A night after they scored eight to avoid a four-game sweep in Anaheim, the White Sox produced their fourth double-digit run performance of the season as every starter got a base hit. Three of those showings have come in the second half.

For a team that has played in one- or two-run games in nine of its last 14 contests, the additional breathing room was helpful, Flowers said.

“We know our bullpen is very capable of holding down anybody but to get a little more cushion, give a little more leniency to them and to me calling the game, you’re able to get more aggressive and trust our defense,” Flowers said. “We don’t have to be perfect on every pitch. Much less stressful. Appreciate it.”

Luis Robert leaves Arizona Fall League game with injury

Luis Robert leaves Arizona Fall League game with injury

White Sox prospect Luis Robert headed to the Arizona Fall League to get more playing time after injuries limited to 50 games in 2018.

He just got hurt in the Arizona Fall League.

Robert is playing with the Glendale Desert Dogs in the AFL and left Friday's game with an injury.

It's not clear what the injury was, but Robert walked off on his own power. He also has pulled out of the Bowman Hitting Challenge (a modified home run derby) that will take place Saturday.

Robert, the No. 4 White Sox prospect and No. 44 overall prospect according to MLB Pipeline, was 1-for-3 in Friday's game before exiting. He has hit safely in all four games in the AFL, going 5-for-17 (.294) with a walk and three strikeouts, but no extra base hits.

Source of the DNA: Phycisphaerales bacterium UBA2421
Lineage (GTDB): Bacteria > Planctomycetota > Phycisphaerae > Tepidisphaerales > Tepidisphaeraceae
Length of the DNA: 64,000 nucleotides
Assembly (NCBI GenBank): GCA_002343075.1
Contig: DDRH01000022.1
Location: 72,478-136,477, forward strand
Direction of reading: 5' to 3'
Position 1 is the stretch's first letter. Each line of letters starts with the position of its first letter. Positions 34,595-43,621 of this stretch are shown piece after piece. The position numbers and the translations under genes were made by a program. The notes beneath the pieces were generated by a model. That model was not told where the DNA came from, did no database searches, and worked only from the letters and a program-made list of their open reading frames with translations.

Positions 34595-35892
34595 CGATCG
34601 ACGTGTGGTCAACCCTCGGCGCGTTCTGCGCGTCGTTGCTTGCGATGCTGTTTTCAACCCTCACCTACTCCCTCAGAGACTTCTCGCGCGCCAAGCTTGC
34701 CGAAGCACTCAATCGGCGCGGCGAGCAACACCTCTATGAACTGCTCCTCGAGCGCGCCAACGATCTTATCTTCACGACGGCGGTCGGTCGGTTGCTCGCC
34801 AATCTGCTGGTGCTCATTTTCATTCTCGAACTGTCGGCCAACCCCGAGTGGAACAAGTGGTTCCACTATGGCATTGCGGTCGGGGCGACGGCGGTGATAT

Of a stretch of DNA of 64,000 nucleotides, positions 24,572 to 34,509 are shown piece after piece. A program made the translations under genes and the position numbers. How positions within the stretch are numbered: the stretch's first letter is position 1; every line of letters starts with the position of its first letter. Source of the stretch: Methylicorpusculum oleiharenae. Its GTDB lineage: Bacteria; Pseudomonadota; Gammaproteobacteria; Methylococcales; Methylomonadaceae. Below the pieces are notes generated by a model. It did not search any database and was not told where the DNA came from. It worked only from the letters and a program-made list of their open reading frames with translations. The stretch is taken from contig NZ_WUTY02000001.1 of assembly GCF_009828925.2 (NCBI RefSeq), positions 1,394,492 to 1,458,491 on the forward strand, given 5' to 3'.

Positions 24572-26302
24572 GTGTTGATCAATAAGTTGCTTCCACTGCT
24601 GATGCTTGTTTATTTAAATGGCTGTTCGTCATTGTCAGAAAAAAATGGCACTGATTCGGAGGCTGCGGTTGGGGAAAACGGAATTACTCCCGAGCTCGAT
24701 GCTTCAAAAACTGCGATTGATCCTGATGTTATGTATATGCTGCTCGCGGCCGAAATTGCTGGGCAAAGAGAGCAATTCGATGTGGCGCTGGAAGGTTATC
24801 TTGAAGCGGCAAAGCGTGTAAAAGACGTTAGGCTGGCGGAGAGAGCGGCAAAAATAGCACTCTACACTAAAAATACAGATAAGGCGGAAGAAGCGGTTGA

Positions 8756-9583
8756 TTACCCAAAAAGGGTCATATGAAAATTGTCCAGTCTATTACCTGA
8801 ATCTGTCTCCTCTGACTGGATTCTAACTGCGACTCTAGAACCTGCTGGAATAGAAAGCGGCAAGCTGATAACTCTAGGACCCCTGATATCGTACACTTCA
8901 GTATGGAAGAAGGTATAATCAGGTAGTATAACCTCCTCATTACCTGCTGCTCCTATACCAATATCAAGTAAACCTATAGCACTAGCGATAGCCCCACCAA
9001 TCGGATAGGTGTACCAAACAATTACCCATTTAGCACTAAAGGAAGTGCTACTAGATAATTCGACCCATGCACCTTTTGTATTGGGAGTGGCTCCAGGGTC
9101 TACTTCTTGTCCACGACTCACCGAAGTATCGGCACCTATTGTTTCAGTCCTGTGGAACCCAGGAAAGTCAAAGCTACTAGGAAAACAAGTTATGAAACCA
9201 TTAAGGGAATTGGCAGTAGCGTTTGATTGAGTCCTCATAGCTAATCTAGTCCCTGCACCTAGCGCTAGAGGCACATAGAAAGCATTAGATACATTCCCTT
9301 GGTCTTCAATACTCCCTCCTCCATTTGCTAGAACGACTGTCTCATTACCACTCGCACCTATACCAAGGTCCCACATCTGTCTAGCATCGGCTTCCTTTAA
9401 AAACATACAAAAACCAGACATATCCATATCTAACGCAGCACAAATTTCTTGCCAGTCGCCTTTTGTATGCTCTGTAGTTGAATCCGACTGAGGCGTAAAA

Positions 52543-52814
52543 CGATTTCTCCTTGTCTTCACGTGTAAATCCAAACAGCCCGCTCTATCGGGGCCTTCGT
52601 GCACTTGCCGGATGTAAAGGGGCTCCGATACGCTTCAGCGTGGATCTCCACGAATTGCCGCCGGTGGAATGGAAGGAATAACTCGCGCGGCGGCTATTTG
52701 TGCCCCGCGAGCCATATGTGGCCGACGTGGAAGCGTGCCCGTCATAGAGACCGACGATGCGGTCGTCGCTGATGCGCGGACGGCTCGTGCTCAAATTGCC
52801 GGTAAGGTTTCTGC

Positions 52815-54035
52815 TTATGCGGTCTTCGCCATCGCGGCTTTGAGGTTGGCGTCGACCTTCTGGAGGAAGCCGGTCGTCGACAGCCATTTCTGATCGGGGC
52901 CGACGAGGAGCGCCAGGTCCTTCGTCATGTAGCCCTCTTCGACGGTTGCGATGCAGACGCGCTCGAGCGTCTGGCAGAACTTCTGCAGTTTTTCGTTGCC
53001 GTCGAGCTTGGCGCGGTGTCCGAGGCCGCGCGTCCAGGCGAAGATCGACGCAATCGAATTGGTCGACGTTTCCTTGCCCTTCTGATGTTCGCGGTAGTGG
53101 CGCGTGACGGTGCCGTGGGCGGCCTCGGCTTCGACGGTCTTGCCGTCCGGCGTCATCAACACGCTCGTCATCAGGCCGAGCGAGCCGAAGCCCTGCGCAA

The 21-year-old is the third youngest player on the team and the AFL is a respected offseason league for prospects. A good showing from Robert would be a sign that he is beginning to develop his talent into playable tools.

The injury could be minor so no need to ring the alarm bells yet, but the AFL season is barely more than a month long. Even a short-term injury could prevent him from making up for some of the lost playing time from the 2018 minor league season.

Sonny Gray is available: Could he be a one-year stopgap for the White Sox?


Sonny Gray is available: Could he be a one-year stopgap for the White Sox?

The White Sox have a hole or two to plug in their starting rotation. Could Sonny Gray be an answer?